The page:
146. Forget-Me-Nots in Falmouth;  A fun and funky resale shop with great stylish designer clothing, jewelry, accessories and shoes!  Why pay full price?  Watch the markdowns and sale rack....
http://www.forgetmenotsfalmouth.com/

101 things I Love about Portland Maine



145. Miss Portland Diner: Great food at a real old-fashioned diner that was rescued and refurbished a few years ago.  Checkout the history: http://missportlanddiner.com/

Friday, February 18, 2011

Tuesday, February 15, 2011

A Helpful Punch List for New Home Buyers

Your newly constructed dream house is almost ready and it's time for the all-important walk-through with your builder. Do you know what you should be looking for?

Some problems may not be readily visible, even if you hire a professional inspector. Fortunately, most builders offer a warranty to cover problems in the workmanship of a home -- they do not, however, cover problems resulting from owner neglect or faulty maintenance. Still, knowing what to look for in your pre-settlement walk-through is a good way to catch potential problems. Here's a helpful "punch list" to use from the National Association of Homebuilders:

Outside

Grading: Does the ground around the foundation slope away from the house? Make sure the water does not pond or pool in large puddles, especially near the foundation. To check, water the areas with a hose, if possible. Are there signs of erosion? Is the shrubbery placed at least 2-3 feet from the foundation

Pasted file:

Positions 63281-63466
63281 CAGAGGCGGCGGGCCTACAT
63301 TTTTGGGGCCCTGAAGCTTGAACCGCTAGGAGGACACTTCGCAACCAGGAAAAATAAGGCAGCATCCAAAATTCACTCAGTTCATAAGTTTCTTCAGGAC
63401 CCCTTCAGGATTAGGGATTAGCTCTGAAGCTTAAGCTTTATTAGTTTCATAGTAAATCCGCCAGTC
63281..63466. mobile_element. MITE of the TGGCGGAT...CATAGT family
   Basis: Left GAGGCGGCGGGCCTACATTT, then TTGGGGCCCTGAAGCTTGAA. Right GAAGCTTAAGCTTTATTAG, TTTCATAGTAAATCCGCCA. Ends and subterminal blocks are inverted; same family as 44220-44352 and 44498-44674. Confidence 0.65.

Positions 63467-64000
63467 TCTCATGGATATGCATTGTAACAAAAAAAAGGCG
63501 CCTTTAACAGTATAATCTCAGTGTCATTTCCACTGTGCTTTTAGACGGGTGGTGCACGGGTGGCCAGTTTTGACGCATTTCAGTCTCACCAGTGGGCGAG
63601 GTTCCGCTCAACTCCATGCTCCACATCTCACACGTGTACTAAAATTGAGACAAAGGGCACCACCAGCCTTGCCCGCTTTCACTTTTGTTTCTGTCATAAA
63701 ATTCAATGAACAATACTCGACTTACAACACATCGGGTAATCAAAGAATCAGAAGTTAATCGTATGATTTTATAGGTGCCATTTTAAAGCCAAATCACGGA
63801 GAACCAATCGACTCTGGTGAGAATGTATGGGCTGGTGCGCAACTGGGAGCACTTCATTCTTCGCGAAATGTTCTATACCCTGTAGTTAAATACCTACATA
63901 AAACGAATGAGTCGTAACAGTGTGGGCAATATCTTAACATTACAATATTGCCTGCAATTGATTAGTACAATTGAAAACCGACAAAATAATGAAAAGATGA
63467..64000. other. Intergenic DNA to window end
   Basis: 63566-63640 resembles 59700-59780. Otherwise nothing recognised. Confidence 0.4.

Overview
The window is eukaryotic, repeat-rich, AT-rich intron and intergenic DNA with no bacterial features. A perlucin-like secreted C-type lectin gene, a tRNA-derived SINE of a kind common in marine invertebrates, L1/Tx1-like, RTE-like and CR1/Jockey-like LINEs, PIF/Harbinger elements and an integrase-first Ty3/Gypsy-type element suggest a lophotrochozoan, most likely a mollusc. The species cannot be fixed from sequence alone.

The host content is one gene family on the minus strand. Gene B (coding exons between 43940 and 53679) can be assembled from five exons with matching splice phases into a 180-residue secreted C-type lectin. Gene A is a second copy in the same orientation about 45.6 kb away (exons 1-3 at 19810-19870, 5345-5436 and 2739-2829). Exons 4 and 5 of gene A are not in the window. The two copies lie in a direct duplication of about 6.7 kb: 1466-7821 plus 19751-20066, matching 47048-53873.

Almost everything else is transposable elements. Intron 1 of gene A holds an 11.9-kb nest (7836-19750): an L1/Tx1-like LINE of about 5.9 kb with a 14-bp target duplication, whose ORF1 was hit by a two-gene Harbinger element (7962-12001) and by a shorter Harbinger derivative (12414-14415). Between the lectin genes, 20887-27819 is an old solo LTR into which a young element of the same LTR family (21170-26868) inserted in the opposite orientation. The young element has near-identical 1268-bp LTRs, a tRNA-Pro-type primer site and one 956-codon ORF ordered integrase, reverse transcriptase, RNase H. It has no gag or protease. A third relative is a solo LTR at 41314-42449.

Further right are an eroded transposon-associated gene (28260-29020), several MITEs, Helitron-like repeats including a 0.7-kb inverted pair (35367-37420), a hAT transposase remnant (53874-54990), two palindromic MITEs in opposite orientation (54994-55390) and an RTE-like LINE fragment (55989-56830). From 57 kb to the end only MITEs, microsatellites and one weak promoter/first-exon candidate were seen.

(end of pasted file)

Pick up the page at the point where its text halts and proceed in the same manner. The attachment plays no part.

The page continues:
Roof and Gutters: Are the shingles flat and tight? Is the flashing securely in place? Do the gutters, downspouts and splash blocks drain away from the house?

Exterior Appearance: Are the windows and doors sealed and protected by weather stripping? Are the trim and fittings tight? Are there any cracks? Does the paint cover the surface and trim smoothly? Has landscaping been installed according to the terms of your contract?

Inside

Doors and Windows: Are all doors and windows sealed? Do they open and close easily? Is the glass properly in place? Are any windows loose or cracked?

Finishes: Is the painting satisfactory in all rooms, closets and stairways? Did the painters miss any spots? Are the trims and molding in place?

Floors: Is the carpet tight? Do the seams match? Are there any ridges or seam gaps in vinyl tile or linoleum? Are wooden floors properly finished?